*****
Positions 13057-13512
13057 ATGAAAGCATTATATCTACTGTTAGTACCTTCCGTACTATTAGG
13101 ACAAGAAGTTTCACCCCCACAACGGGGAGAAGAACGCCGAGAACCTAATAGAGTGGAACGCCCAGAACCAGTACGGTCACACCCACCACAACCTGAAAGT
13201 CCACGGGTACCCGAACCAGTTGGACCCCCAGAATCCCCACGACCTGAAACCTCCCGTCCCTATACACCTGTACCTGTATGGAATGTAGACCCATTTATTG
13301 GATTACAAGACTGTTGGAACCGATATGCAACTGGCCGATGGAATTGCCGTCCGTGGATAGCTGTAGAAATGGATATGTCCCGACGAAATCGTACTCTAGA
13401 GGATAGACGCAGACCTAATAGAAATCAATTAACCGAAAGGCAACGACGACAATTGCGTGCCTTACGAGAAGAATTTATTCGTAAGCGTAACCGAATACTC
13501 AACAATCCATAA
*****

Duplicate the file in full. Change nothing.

Positions 13057-13512
13057 ATGAAAGCATTATATCTACTGTTAGTACCTTCCGTACTATTAGG
13101 ACAAGAAGTTTCACCCCCACAACGGGGAGAAGAACGCCGAGAACCTAATAGAGTGGAACGCCCAGAACCAGTACGGTCACACCCACCACAACCTGAAAGT
13201 CCACGGGTACCCGAACCAGTTGGACCCCCAGAATCCCCACGACCTGAAACCTCCCGTCCCTATACACCTGTACCTGTATGGAATGTAGACCCATTTATTG
13301 GATTACAAGACTGTTGGAACCGATATGCAACTGGCCGATGGAATTGCCGTCCGTGGATAGCTGTAGAAATGGATATGTCCCGACGAAATCGTACTCTAGA
13401 GGATAGACGCAGACCTAATAGAAATCAATTAACCGAAAGGCAACGACGACAATTGCGTGCCTTACGAGAAGAATTTATTCGTAAGCGTAACCGAATACTC
13501 AACAATCCATAA